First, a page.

In 2006, John Mohawk — Seneca author, historian, and professor — spoke on a Bioneers panel about traditional Indian knowledge and nutrition. Before Columbus, said Mohawk, Indian nations made choices about their food crops not based on profit potential, but on sustainability and nutrition. Often inhabiting the same locations for hundreds of years, these Indigenous Peoples became experts in the medicinal qualities and nutritional potential of native plants. Among the most important of these was corn.
The corn that Indian nations ate pre-1492 wasn’t the same as the corn we buy at grocery stores today. Because it was intended to be as nutritionally fulfilling as possible — rather than as easy to propagate as possible — the corn grown by Mohawk’s ancestors was dense in nutrients, protein, and fiber. Moreover, the corn was slow to digest, making it particularly filling, and it was a low-glycemic index food, making it a smart staple food for preventing diabetes. In practically every way, the corn grown and consumed by Indigenous Peoples was superior to most modern, widely consumed varieties found in stores and restaurants today.
“When you look at Indigenous foods, the food value in heritage foods is far greater than the food value in commercial food,” said Mohawk. “The food value in commercial food is weighed in dollars, and the food value in heritage foods is weighed in something we might call life force. Subsequently, you could live on heritage foods and thrive on heritage foods, actually eating quite a bit less vegetable matter than you needed to have the same life if you’re going to have on the commercial foods.”
Colonization and Declining Nutrition
Among the many terrible effects of the European colonization of North America was the gradual degradation of Native agricultural practices. Vast stretches of Native farming lands were destroyed by white colonists, who were threatened by the potential market competition of Indigenous corn. Seeds and stores of corn were destroyed, too, making any future farming — and, in fact, living — extremely challenging for the people who once owned and inhabited North America.
The European colonization slowly but dramatically changed the way Indigenous Peoples interacted with food. Unable to grow their own crops, their relationship with and understanding of the plants they once cultivated began to dwindle. European farming practices optimized agriculture for financial gain, prioritizing yields over nutrition. The type of high-quality crops once prevalent in North America became hard to find.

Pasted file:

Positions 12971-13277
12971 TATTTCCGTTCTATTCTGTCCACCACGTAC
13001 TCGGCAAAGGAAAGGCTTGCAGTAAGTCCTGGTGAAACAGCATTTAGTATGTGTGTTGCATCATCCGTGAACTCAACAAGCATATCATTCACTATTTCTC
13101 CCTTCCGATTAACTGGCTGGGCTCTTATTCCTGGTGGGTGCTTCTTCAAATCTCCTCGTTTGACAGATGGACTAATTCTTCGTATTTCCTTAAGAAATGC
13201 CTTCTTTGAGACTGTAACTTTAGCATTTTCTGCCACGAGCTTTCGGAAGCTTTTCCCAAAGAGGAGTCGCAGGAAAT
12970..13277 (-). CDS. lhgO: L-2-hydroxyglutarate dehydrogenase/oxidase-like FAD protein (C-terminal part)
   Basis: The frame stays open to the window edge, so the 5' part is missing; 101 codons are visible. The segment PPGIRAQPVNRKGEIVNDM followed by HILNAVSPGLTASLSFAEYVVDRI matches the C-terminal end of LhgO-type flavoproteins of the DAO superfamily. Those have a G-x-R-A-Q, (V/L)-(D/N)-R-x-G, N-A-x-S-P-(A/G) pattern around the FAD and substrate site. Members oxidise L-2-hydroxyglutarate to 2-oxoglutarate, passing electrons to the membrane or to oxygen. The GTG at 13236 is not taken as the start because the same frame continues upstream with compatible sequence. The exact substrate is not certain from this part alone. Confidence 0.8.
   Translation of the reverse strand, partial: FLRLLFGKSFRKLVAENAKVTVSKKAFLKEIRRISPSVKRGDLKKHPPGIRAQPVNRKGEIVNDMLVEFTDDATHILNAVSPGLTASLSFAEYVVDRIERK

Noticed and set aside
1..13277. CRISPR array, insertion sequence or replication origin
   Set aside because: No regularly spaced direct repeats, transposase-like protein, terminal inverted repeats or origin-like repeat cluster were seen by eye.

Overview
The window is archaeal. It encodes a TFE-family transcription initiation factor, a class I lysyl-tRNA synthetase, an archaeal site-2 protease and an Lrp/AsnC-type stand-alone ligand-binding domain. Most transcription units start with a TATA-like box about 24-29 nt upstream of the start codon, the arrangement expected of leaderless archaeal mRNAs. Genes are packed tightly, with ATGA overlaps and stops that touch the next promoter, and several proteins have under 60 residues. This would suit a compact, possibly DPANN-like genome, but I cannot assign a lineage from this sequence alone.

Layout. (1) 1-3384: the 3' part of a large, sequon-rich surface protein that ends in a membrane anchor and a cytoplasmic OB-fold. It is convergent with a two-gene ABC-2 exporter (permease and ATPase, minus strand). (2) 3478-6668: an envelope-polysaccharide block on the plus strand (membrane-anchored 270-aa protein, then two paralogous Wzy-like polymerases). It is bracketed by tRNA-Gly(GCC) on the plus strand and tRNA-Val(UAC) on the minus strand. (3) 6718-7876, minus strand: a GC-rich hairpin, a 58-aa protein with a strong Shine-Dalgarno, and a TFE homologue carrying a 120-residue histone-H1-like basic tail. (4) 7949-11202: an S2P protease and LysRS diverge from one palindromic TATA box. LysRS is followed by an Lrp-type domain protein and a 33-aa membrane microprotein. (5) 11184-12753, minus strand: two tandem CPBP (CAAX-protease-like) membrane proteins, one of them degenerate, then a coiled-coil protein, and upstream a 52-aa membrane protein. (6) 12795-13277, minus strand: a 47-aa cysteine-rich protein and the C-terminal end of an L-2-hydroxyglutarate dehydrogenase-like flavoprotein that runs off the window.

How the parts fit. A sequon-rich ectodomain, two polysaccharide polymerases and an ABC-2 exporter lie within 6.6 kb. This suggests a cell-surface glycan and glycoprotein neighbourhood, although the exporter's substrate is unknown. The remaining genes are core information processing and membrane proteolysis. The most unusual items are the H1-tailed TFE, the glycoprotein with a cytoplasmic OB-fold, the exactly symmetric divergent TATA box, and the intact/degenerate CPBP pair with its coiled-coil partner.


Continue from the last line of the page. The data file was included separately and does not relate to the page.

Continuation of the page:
The development of processed convenience foods in the 20th century took an additional toll on Native communities. Diabetes rates sky-rocketed. Government agents convinced Indigenous people that traditional farming practices and native crops that sustained them for centuries were inferior, and that they could trust industrially produced food.
Though Native diets and environments had changed, Mohawk was determined not to give up on tradition. “People left stories, and they left records about how they did things, what they did, what they ate, how they prepared their food and where they got their food from,” he said. “How they used medicine and everything, it’s available to us. It’s not lost, it’s just not used.”
The Creation of the Iroquois White Corn Project
In 1997, Mohawk sowed the seeds of what would become known as the Iroquois White Corn Project in the Cattaraugus Reservation in Irving, New York. Mohawk, along with his wife, Yvonne Dion-Buffalo, began cultivating and harvesting the Iroquois White Corn his ancestors grew and processing it using traditional techniques.
Bioneers’ Arty Mangan, Director of the organization’s Restorative Food Systems program, began working closely with Mohawk and Dion-Buffalo to make large-scale cultivation of the crop possible. Together, they turned Mohawk’s parents’ cabin into a processing facility, producing cornmeal, roasted cornmeal and hominy.
Mangan headed up the task of creating a large market for the White Corn. By connecting Mohawk with well-known names in the restaurant industry, Mangan helped Iroquois White Corn reach new, discerning customers. Eventually, Mohawk’s corn was being served at Chicago’s Charlie Trotter’s, a two-star Michelin restaurant; Bobby Flay’s Mesa Grill in New York; Judy Wick’s White Dog Café in Philadelphia; and even once at the Environmental Media Awards celebration. The project itself received significant press, and after Gourmet Magazine described “the rich, toasty flavor” of Iroquois White Corn flour, more than 100 readers called to order 10-pound bags for the holidays.
Bioneers raised the funds needed to work with Mohawk to streamline the Iroquois White Corn Project in such a way that it could be easily turned over to Native employees. It’s one of several life- and world-changing initiatives Bioneers has supported since the organization’s founding. Kenny Ausubel and Nina Simons, Bioneers’ co-founders, were honored with the Goi Peace Award in November 2017 for their involvement in projects that “inspire innovators from all walks of life to come together and co-create a more sustainable and harmonious future.”
Both Mohawk and Dion-Buffalo passed away more than ten years ago, but their work with the Iroquois White Corn Project lives on. The Project no longer focuses on selling crops to high-end customers. Instead, White Corn products are produced for sale locally and online.
The Iroquois White Corn, sometimes referred to as “Tuscarora White,” grown by Mohawk and his ancestors has been added to Slow Food USA’s Ark of Taste, “a living catalog of delicious and distinctive foods facing extinction,” which aims to keep endangered, historical foods in production.
Watch a video of John Mohawk speaking at Bioneers 2006 below: